What is cerebrospinal fluid hypovolemia?

pediatric cases





Pediatric cases1)19 year-old man (College student)

Pediatric cases2)12 year-old girl

Pediatric cases3)12 year-old boy

Pediatric cases4)18 year-old man

Pediatric cases5)13 year-old girl

Case 2: Cerebrospinal fluid thrombocytopenia: from injury to diagnosis

My daughter, Moemi, was in the second year of elementary school when she quarreled with a boy in her class. During the quarrel, the boy suddenly kicked her on her back. I was surprised when I saw the footprint on my daughter’s back when she got home.

When I asked my daughter what happened, she said, “…I was kicked by ○○ [boy’s name]”. When I asked if she had any other injury, she said, “My neck hurts... I am nauseous too...". Later, I took her to an orthopedic clinic in the vicinity to have a medical examination. Within three weeks she was diagnosed with cervical spinal sprain based on the results of an X-ray. The doctor also used a poultice and bandaged her neck to help heal the injury. I contacted the school to report the situation and speak with the boy and his parents. However, since the injury was not visible, neither the school nor the boy’s parents considered this a serious issue.

Further, after two months, my daughter complained of a headache, and was admitted as an outpatient to the medical school. The physician who examined her said, “It seems to come from the stress... especially at the shoulders.” She was prescribed analgesic drugs. However, even with after six months following consultations with orthopedic specialists at other hospitals, her symptoms did not improve. We also visited an orthodontist to examine if her headache was due to the bite alignment of her teeth.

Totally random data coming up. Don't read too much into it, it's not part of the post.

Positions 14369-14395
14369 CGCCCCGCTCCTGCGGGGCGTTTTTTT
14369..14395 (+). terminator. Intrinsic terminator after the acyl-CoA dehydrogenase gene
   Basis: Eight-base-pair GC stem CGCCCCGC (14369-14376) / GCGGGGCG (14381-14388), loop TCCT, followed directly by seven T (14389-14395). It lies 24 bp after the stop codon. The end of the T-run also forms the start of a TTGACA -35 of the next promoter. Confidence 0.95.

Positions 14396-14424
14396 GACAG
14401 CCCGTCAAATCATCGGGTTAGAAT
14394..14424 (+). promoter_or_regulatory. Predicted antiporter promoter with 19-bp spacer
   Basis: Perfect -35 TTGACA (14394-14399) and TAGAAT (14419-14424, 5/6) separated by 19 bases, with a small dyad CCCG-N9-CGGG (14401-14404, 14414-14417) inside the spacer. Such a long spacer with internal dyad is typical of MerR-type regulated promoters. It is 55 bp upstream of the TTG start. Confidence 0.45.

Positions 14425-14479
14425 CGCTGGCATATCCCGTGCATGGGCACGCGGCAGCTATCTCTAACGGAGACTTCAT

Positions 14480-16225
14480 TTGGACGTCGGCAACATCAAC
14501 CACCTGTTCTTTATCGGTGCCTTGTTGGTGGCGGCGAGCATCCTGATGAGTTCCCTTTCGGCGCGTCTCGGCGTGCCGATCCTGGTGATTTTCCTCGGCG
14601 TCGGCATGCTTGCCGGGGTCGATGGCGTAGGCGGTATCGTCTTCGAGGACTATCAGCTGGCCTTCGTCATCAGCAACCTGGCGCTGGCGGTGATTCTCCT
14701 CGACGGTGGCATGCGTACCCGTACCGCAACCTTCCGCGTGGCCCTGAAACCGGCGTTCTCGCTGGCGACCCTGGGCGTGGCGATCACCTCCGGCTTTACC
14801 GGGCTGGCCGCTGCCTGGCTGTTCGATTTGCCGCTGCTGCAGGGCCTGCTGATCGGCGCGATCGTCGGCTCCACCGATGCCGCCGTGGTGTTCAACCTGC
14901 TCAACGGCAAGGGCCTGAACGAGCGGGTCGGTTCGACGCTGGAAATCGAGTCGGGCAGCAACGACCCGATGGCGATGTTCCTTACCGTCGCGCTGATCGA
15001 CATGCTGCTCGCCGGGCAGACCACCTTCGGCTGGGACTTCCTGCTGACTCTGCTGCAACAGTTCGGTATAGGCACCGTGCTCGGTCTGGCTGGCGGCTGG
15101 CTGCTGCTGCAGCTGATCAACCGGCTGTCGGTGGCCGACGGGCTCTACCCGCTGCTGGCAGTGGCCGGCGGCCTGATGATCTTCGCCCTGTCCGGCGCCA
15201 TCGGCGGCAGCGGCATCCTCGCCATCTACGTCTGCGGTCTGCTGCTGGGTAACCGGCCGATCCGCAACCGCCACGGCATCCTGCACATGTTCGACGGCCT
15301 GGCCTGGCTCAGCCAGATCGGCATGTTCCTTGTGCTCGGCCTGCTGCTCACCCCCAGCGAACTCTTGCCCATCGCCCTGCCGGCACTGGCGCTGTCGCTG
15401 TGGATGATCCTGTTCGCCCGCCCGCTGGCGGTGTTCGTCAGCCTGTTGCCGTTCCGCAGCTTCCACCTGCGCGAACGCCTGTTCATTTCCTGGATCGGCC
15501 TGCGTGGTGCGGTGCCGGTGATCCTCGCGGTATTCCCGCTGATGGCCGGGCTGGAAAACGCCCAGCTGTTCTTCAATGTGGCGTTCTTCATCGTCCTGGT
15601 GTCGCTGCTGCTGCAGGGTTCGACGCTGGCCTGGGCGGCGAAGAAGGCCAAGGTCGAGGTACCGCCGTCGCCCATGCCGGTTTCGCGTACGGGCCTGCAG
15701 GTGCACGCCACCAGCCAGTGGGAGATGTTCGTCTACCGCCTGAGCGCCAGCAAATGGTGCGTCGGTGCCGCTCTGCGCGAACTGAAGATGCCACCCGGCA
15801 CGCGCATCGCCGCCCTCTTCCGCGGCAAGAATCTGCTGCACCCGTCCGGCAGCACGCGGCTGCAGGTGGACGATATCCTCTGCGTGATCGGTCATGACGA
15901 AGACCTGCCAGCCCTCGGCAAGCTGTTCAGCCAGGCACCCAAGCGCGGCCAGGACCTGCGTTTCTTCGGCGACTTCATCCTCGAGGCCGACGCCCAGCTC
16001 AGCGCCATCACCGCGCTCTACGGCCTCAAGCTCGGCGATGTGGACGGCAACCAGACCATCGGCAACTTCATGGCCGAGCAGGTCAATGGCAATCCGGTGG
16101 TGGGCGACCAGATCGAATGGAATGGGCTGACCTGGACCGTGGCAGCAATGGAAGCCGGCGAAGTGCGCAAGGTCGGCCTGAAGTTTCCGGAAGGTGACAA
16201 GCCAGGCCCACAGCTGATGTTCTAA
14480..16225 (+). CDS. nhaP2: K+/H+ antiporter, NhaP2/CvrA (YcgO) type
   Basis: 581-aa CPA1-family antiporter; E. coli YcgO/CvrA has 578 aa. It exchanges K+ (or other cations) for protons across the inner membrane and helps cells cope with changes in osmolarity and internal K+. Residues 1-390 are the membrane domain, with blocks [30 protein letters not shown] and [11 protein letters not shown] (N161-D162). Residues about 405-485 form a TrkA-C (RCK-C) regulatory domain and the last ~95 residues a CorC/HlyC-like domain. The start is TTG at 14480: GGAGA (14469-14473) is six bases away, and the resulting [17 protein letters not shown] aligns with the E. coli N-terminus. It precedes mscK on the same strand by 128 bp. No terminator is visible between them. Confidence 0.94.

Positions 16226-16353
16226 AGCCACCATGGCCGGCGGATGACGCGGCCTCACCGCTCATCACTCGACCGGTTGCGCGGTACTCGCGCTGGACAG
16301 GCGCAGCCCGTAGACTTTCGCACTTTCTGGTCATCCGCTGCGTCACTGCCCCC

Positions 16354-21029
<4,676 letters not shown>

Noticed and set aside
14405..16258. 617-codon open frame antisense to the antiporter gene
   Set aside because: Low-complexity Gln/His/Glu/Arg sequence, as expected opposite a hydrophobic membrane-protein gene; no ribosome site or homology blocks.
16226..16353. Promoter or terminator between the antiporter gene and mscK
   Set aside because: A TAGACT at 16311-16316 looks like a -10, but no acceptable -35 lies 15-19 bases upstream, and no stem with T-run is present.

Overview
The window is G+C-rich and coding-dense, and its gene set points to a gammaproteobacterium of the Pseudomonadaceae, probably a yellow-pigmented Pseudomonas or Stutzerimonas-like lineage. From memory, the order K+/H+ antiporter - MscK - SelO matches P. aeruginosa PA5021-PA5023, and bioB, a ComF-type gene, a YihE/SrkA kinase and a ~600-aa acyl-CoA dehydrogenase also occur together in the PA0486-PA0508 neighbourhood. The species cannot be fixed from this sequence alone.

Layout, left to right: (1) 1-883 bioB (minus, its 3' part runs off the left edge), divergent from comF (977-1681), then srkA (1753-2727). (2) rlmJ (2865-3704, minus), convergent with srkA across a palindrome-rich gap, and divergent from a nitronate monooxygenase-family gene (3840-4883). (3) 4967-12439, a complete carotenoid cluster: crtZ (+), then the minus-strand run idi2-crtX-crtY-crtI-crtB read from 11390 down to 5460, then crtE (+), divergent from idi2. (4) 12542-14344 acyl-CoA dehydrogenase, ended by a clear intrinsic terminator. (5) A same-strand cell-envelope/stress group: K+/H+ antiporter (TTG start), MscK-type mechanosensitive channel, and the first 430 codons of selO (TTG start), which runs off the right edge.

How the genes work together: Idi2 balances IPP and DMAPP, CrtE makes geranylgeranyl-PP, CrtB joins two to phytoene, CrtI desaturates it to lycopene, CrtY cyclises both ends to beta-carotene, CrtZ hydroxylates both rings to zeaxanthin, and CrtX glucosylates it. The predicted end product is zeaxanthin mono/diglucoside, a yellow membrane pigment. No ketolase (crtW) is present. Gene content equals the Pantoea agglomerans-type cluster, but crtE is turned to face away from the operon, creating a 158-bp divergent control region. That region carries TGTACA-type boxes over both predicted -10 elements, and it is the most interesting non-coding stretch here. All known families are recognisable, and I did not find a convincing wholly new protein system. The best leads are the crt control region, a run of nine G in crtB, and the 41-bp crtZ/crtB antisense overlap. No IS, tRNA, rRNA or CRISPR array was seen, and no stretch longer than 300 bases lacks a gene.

At the same time, I fell ill and was hospitalized, and my husband moved out for work in February. Given my poor physical condition, I also think my daughter could not talk to me about the bully who was in her class since third grade. Given her mental hardship, in addition to her physical illness, I arranged for her to have pediatric counseling once a month.

Thereafter, her headaches became more painful and were accompanied by dizziness and ringing in the ears. The main physician at the Medical University changed and arranged for magnetic resonance imaging (MRI), hearing test, EEG, and IQ test. Tests were also performed for orthostatic disorder. The results showed no abnormality. Since her IQ was higher than average, the physician suggested that her brain might be overworked and suggested that she get some rest.

By the time she started fifth grade of elementary school, she was starting to lose some visual acuity. The results of an ophthalmology examination stated, “The eyes of this child is not correct, the eye looks up to 1.5. The weakness in visibility might come from mental problem.” At the same time, Moemi’s physical fitness also weakened. She became tired easily, and would be more likely to complain of headaches and dizziness, and easily caught colds.